Yesterday’s post on Armor as Dice generated more commentary than any content-related post I’ve had in a while. So booyah, that’s good. Lively discussion and all that.
However, +Jason Packer asked a question that echoed (and contrasted with) another poster’s comment about ensuring that you just subtract armor from damage and, if this is greater than zero, rolling the rest as injury.
Why not roll both?
The answer doesn’t lie in the realm of complexity or avoidance of such. It lies in the realm of observed behavior of real-world stuff.
Ballistic Protection and You
Let’s start with page 2 of Ballistic Resistance of Body Armor: NIJ Standard-0101.06, where the definition of a Level IIA vest is discussed:
2.1 Type IIA (9 mm; .40 S&W)
Type IIA armor that is new and unworn shall be tested with 9 mm Full Metal Jacketed
Round Nose (FMJ RN) bullets with a specified mass of 8.0 g (124 gr) and a velocity of 373 m/s ± 9.1 m/s (1225 ft/s ± 30 ft/s) and with .40 S&W Full Metal Jacketed (FMJ) bullets with a specified mass of 11.7 g (180 gr) and a velocity of 352 m/s ± 9.1 m/s (1155 ft/s ± 30 ft/s).
Type IIA armor that has been conditioned shall be tested with 9 mm FMJ RN bullets with a specified mass of 8.0 g (124 gr) and a velocity of 355 m/s ± 9.1 m/s (1165 ft/s ± 30 ft/s) and with .40 S&W FMJ bullets with a specified mass of 11.7 g (180 gr) and a velocity of 325 m/s ± 9.1 m/s (1065 ft/s ± 30 ft/s).
OK, from a GURPS standpoint, we’re looking at 124gr 9mm ammo at 373m/s, and 180gr .40S&W at 352 m/s. If you use my bullet model, that’s 10.1 points of penetration for the .40S&W, or 9.1 points for the 9mm – surprisingly to me, the .40S&W is the greater threat.
So based on these criteria, a threat level IIA vest should stop that average damage (that’s how GURPS DR is defined), so let’s call it DR 10. All of this is for a new vest, but the upshot of the “conditioned” vest standards is about a point less, or about DR 9.
Note that threat standards have gone up over time. I believe a Level IIA vest used to be rated more along the lines of .22 LR and lower velocity .38 special, maybe .45ACP . . . but NIJ revised their standards in July 2008. The IIA used to be DR 8 or thereabouts. I’d have to go back on old Forum posts for that one, or just check GURPS Cops, by Lisa Steele.
Now, a .45 ACP has but 450J or so, compared to the very hot 725J (hotter than a lot of standard 10mm Auto bullets!) contained in the .40S&W spec. A Level IIA vest will stop a .45ACP pretty much always under the test conditions.
But the variability in penetration if you roll damage vs DR 10 is 2-12, so there’s a small but real chance of a .45 ACP defeating this vest. If you take a more reasonable .40S&W at 320m/s (1050fps or just shy of 600J) for 9.1 points of damage, the vest should always defeat it, but 2d+2 vs DR 10 has a reasonable chance of overmatching the vest. A weapon down to 2d-1 is still a legit threat, and it really shouldn’t be.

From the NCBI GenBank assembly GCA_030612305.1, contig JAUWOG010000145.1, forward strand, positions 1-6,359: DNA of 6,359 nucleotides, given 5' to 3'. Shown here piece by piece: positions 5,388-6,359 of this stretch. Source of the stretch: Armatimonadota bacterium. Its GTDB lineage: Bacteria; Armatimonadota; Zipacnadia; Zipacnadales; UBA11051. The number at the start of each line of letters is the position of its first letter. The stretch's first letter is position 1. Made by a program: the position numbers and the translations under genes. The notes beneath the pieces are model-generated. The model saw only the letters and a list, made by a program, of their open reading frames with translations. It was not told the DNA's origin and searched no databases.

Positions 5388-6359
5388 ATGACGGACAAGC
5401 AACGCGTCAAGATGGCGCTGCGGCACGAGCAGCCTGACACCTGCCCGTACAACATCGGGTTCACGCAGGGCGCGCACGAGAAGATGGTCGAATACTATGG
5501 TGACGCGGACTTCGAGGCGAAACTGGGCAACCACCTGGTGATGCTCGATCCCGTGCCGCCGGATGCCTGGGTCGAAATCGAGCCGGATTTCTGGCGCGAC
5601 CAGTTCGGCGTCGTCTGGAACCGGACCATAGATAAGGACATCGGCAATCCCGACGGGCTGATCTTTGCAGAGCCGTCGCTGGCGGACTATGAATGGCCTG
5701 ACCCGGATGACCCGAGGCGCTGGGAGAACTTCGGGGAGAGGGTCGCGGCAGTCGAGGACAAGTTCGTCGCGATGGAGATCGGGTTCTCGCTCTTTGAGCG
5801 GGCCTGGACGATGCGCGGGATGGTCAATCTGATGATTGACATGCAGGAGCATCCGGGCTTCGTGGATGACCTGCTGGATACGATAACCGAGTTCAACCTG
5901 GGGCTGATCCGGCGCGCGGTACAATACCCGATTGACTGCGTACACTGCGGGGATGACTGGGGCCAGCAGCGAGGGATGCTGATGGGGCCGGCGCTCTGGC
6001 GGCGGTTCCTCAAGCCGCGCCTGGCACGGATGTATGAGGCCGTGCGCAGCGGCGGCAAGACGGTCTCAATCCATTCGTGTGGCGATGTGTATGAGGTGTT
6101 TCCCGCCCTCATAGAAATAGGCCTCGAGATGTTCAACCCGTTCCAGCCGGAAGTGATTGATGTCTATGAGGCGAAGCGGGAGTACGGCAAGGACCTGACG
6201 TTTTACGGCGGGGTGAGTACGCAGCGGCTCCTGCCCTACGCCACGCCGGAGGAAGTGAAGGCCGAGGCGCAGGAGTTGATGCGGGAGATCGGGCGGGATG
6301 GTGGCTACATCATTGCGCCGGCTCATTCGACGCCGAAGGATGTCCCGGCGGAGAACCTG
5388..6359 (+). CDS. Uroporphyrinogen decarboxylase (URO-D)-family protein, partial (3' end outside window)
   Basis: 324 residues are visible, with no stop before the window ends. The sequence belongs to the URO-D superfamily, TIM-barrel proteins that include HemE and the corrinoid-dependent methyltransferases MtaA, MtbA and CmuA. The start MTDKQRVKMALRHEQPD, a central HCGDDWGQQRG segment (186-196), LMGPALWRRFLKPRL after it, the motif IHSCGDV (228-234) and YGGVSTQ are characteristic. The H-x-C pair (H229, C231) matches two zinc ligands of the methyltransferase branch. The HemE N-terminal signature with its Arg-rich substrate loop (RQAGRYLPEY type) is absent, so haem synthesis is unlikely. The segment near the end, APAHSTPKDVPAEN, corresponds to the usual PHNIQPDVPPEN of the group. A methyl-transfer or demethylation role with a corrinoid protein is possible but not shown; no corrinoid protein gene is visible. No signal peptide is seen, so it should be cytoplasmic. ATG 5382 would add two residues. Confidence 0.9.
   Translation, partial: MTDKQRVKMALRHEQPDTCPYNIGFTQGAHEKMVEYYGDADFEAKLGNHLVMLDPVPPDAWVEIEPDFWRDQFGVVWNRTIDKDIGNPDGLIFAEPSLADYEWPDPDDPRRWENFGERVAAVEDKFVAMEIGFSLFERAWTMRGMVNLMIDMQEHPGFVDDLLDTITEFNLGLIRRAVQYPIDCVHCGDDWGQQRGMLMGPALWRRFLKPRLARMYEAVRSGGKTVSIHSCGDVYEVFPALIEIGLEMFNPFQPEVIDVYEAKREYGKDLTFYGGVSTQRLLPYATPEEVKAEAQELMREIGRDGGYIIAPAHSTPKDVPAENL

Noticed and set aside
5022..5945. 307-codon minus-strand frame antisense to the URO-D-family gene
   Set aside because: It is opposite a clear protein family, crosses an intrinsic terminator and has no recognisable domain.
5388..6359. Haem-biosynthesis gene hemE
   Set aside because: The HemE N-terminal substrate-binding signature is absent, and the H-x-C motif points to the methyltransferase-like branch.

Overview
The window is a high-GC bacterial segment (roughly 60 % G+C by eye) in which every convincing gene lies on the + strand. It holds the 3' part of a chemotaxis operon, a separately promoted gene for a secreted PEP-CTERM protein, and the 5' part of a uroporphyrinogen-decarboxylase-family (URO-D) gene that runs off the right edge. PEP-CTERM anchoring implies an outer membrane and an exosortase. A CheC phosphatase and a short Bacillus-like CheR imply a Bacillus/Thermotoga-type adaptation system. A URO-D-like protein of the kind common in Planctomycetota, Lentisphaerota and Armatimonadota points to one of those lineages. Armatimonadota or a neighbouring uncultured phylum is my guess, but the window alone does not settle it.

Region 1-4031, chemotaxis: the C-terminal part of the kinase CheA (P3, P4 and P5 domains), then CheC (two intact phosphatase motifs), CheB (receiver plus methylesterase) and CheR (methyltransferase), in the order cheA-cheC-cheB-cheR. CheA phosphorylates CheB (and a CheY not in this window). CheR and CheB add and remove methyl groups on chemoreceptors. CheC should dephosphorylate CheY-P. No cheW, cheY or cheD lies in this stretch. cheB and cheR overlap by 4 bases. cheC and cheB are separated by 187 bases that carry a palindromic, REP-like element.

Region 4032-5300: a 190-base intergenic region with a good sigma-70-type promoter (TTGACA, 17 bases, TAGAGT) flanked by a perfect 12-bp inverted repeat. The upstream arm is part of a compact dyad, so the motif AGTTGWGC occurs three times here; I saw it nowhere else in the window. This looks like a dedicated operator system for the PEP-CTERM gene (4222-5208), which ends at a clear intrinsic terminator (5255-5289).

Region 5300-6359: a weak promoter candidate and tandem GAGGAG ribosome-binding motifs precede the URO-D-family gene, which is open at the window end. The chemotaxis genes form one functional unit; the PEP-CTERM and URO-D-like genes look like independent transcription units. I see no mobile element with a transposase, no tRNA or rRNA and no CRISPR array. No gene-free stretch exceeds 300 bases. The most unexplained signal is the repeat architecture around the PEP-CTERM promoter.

Thus, the “Armor as Dice” concept, which applies the average damage of a bullet, 2d for a .45 ACP, 2d+1 or 2d+2 pi+ for .40S&W depending on load, 2d+2 pi for 9mm NATO standard to the average DR (in dice) of the bullet. You have to overmatch the armor before a penetration occurs.
You could get similar effects by taking the bullet average damage (7, 9, and 9 respectively) and looking at DR 10 and saying “nope.”
Missing the vest and hitting the armor is usually handled by critical hits (one option is halving DR) or targeting chinks.
In fact, considering critical hits, it might be a good idea to rewrite the table if using Armor as Dice – or at least re-interpret it such that for firearms, any “max damage” results have an armor-reducing effect instead. “Max Normal Damage” and “Double Damage” results should be rescoped for this case as “half DR.” “Triple Normal Damage” would be easy as “1/3 DR or Armor only provided one point of DR per die,” which are mildly equivalent.
The overall point of armor as dice – originally – was to ensure that the variability of a normal 1d6 or 2d6 distribution didn’t overwhelm plausible verisimilitude by providing the propensity for a teeny bullet like a .380 ACP from overmatching armor or a vest that it would simply never do in real life. The .45ACP, which is a fine man-stopper but being huge and slow is a poor penetrator, is a more credible example of the type of round that is stopped fairly routinely by lower protective armor.